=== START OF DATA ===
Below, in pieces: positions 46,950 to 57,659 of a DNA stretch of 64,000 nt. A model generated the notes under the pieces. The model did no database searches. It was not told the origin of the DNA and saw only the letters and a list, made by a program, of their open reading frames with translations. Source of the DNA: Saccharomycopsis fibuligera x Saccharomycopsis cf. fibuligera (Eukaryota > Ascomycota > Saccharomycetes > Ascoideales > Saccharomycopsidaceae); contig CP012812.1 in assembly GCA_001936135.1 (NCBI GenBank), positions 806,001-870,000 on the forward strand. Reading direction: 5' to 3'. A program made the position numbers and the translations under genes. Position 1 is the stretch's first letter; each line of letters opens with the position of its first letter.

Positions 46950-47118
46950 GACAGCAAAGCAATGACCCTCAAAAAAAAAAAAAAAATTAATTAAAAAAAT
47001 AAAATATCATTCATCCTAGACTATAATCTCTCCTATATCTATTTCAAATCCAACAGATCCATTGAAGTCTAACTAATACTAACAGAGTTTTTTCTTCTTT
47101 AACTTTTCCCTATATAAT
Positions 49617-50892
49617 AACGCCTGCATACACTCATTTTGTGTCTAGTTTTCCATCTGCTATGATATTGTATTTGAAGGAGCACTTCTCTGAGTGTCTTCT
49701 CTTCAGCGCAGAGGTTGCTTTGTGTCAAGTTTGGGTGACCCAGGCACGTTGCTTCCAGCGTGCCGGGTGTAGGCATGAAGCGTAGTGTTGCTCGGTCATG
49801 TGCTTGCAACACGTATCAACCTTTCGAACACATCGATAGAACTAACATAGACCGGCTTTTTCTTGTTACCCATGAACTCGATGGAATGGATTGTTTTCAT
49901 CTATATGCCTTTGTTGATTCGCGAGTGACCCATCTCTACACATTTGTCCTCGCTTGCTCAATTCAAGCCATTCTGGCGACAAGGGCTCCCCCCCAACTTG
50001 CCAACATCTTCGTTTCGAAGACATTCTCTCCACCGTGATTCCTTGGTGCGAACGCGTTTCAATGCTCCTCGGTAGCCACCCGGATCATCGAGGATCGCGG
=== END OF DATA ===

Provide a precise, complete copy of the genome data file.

Below, in pieces: positions 46,950 to 57,659 of a DNA stretch of 64,000 nt. A model generated the notes under the pieces. The model did no database searches. It was not told the origin of the DNA and saw only the letters and a list, made by a program, of their open reading frames with translations. Source of the DNA: Saccharomycopsis fibuligera x Saccharomycopsis cf. fibuligera (Eukaryota > Ascomycota > Saccharomycetes > Ascoideales > Saccharomycopsidaceae); contig CP012812.1 in assembly GCA_001936135.1 (NCBI GenBank), positions 806,001-870,000 on the forward strand. Reading direction: 5' to 3'. A program made the position numbers and the translations under genes. Position 1 is the stretch's first letter; each line of letters opens with the position of its first letter.

Positions 46950-47118
46950 GACAGCAAAGCAATGACCCTCAAAAAAAAAAAAAAAATTAATTAAAAAAAT
47001 AAAATATCATTCATCCTAGACTATAATCTCTCCTATATCTATTTCAAATCCAACAGATCCATTGAAGTCTAACTAATACTAACAGAGTTTTTTCTTCTTT
47101 AACTTTTCCCTATATAAT
Positions 49617-50892
49617 AACGCCTGCATACACTCATTTTGTGTCTAGTTTTCCATCTGCTATGATATTGTATTTGAAGGAGCACTTCTCTGAGTGTCTTCT
49701 CTTCAGCGCAGAGGTTGCTTTGTGTCAAGTTTGGGTGACCCAGGCACGTTGCTTCCAGCGTGCCGGGTGTAGGCATGAAGCGTAGTGTTGCTCGGTCATG
49801 TGCTTGCAACACGTATCAACCTTTCGAACACATCGATAGAACTAACATAGACCGGCTTTTTCTTGTTACCCATGAACTCGATGGAATGGATTGTTTTCAT
49901 CTATATGCCTTTGTTGATTCGCGAGTGACCCATCTCTACACATTTGTCCTCGCTTGCTCAATTCAAGCCATTCTGGCGACAAGGGCTCCCCCCCAACTTG
50001 CCAACATCTTCGTTTCGAAGACATTCTCTCCACCGTGATTCCTTGGTGCGAACGCGTTTCAATGCTCCTCGGTAGCCACCCGGATCATCGAGGATCGCGG